Sunday, March 22, 2009

What burglar? I don't see no f*****' burglar...

It's late in the evening and I'm sitting in my motel room not really watching NCIS reruns. Mrs. G and the pups are asleep and I'm a little bored. It's raining and I don't feel like going to the supermarket for a snack or anything, so I'm just sorta noodlin'...

There was some discussion in 'comments' on this post the other day about the efficacy of different types of weapons for personal defense. Here's my 2¢.

Too much firearm is worse than too little. A .22 Magnum in the right hands is deadlier than a .454 Casull in the wrong ones and a hell of a lot less dangerous to the surrounding countryside. If the noise or blast or recoil of a weapon scares you and makes you flinch or blink, buck in anticipation of the recoil (low and to the left), or jerk the trigger (high and to the right), the weapon is not right for you and is useless to you. You will likely miss the target and it may kill you.

You don't need something that will stop a charging rhino after going through two or three engine blocks to stop a burglar or other miscreant. You need something that is comfortable for you to hold and something you can practice with without discomfort. You also need training, lots of practice, and the mental fortitude to overcome a normally laudable reluctance to kill another human being. All the training and accuracy developed by shooting at paper targets goes for naught if you can't bring yourself to shoot the sonofabitch that's trying to hurt you. It's something to think about. The term 'deadly serious' is exactly what I'm talking about.

Keep in mind that we're not talking about pin-point accuracy over long distances here. For info on that, see your Marine recruiter. We're talking about stopping somebody 5-10 feet away from you from getting up close and personal enough to hurt you. 'Up close and personal' is where you have to stop him.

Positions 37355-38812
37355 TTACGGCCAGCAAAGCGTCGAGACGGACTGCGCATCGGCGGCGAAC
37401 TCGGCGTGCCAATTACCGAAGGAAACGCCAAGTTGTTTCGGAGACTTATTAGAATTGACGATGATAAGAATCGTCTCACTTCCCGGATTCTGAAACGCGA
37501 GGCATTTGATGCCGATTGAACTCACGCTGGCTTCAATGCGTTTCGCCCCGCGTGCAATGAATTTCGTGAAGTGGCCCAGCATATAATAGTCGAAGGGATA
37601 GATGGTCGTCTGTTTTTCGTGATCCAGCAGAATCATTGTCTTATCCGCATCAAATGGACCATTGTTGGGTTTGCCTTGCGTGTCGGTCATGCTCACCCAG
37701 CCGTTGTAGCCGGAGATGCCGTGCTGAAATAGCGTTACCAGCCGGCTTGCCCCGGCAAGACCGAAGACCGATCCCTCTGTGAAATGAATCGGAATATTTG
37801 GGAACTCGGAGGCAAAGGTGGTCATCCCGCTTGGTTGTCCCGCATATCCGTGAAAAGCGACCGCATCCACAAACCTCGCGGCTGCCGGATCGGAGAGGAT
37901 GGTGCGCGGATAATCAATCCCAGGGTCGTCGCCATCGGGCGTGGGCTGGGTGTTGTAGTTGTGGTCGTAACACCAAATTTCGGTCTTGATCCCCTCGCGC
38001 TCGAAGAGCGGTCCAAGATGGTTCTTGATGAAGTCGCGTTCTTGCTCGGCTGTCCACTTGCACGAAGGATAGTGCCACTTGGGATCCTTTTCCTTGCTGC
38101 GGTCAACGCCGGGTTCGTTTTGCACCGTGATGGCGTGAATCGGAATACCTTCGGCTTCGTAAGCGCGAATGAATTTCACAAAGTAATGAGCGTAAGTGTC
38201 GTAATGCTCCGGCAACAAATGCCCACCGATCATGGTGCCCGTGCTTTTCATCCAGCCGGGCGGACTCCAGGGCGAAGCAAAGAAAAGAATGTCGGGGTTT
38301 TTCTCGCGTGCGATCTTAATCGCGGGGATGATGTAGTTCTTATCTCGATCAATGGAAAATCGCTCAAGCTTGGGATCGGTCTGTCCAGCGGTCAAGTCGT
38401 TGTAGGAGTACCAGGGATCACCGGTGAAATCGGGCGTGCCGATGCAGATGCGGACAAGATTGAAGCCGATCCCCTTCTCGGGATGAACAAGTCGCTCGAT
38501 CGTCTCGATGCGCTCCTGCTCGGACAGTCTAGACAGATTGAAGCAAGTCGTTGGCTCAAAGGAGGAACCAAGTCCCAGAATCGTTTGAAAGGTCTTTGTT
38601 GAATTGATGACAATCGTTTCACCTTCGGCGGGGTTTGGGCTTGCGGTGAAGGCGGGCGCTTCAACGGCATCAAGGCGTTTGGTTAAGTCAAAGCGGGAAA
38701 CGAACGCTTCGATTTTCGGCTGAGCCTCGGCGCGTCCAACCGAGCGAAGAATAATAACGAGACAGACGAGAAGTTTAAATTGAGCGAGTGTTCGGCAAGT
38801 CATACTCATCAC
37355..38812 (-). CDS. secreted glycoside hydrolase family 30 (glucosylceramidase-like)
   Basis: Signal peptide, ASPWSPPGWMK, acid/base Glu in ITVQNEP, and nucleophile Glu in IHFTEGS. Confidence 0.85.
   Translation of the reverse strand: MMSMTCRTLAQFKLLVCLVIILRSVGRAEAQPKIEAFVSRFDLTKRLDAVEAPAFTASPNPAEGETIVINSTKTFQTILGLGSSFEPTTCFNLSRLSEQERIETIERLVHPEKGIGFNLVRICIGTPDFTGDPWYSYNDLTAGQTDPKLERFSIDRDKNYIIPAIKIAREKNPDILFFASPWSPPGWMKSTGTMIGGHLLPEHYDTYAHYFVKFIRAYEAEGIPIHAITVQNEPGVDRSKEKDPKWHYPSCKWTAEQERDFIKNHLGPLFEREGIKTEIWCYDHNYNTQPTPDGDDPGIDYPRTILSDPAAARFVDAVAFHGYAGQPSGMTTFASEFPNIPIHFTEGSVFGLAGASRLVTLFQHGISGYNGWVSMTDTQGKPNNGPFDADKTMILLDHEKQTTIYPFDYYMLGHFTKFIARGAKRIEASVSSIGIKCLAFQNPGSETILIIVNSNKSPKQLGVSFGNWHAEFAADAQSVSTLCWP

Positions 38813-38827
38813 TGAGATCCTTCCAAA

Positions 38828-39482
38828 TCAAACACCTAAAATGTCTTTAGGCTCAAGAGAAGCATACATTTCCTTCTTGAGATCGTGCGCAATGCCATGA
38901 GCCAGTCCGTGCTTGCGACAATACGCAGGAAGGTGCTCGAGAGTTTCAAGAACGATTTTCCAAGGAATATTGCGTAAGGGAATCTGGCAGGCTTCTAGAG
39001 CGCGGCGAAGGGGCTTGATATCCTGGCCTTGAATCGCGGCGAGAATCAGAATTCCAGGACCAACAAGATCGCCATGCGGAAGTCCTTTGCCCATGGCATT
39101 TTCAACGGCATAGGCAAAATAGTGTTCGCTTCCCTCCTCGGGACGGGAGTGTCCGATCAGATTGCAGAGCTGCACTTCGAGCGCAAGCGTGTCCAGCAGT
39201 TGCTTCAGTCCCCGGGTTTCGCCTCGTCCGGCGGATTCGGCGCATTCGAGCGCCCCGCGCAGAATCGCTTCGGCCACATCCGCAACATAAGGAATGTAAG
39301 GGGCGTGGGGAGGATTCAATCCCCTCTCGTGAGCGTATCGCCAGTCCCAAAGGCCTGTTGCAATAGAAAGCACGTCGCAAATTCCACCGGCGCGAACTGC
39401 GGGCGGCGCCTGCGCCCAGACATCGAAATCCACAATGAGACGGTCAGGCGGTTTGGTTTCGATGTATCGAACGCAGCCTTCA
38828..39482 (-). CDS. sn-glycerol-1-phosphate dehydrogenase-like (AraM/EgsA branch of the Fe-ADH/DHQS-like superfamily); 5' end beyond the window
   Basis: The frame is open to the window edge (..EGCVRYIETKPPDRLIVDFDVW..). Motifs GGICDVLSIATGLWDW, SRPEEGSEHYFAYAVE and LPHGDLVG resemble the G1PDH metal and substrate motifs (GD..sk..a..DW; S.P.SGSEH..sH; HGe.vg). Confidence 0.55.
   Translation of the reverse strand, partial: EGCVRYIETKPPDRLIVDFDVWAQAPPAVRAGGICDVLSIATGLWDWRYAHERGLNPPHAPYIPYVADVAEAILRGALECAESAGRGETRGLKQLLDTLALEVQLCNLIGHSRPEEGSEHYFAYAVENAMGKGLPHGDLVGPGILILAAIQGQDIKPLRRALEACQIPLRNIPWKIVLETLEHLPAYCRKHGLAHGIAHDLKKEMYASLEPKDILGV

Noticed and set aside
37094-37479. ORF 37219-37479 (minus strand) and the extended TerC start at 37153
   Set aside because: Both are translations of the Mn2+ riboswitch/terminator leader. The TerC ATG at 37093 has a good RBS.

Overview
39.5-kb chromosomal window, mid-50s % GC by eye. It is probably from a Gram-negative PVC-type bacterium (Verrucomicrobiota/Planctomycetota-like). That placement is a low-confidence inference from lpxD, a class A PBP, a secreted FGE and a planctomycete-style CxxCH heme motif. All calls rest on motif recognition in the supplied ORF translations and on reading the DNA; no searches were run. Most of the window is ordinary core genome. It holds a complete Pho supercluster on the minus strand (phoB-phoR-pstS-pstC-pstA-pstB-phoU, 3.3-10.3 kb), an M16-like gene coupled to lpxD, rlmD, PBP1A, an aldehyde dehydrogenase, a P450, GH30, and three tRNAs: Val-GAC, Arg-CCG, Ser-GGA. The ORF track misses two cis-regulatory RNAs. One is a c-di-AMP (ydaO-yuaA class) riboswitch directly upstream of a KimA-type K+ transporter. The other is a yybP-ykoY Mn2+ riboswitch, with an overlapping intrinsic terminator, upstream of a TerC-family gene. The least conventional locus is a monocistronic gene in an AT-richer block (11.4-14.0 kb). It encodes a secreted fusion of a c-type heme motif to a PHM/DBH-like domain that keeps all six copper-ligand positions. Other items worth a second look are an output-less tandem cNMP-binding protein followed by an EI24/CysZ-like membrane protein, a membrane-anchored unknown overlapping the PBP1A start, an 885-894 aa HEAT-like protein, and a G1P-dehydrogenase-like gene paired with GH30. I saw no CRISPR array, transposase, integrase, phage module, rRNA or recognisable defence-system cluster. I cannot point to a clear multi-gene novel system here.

Q: Is a TV set or stereo worth a man's life?

A: That's a question the person must answer for himself before he breaks into my house. I have no idea what his intentions are, and will shoot first and ask questions later.

Light weight and concealability are important if you're going to carry it around, legally of course. Nothing freaks people out in the supermarket checkout line like a visible handgun, and since everybody has a cell phone these days you are liable to get to watch your groceries roll down the parking lot and get tenderized by passing traffic while you are prone and spread-eagled with a cop kneeling on your back while he checks on your carry permit.

On the flip side, if you know someone is going to try to hurt you, screw the permit. Emergency knows no law. You will at least be alive to answer the illegal carry charge.

Generally speaking, my favorites for carry are the .38 Special, which comes in many varieties and sizes and ammunition is available everywhere, and, a little more esoteric, the .32 H&R Magnum. Small in size and weight, and a little rocket ship of a round. Loud, too!

That said, my absolute personal favorite handgun caliber is the .44 Special such as the short barrelled Charter Arms Bulldog for concealed carry. Relatively low velocity, but a punch like a Louisville Slugger.

I had a Ruger Blackhawk in .44 Magnum once. It was fun to shoot .44 Specials out of, but I sold it after the first time I fired a cylinder-ful of.44 Magnum rounds. Ear-splittingly loud and it tore the web of my hand to shreds. If I ever need that much firepower, I'll call an air strike!

I haven't said anything about semi-automatic or autoloader pistols because, though I'm familiar with them, I think they're too complicated and I don't really like them. They most definitely have their place, military and law enforcement, but for casual use, I'm just an ol' fart wheelgun man. If I can't protect me and mine with 5 or 6 rounds, I probably couldn't with 9 or 14 either. Just a personal preference. If I had any interest in goin' looking for gun trouble, which I don't, I'd carry the biggest gun that held the most bullets. Shit, I'd carry three of 'em!

Which brings me to the title of this post. Let's have some fun!

The late Bill Jordan, old-time U.S. Border Patrolman, innovative pistolero, and author of No Second Place Winner about gunfighting, which I've read several times, when asked what was his favorite weapon in a shootout, answered that if he had ever known ahead of time that he was going to be in one, it would be a 12 gauge shotgun! I'm down wid dat!

On the theory that wretched excess is barely enough (thanks to Mario Batali), enjoy this video. Disclaimer: I hate Blackwater, but they do know weapons.

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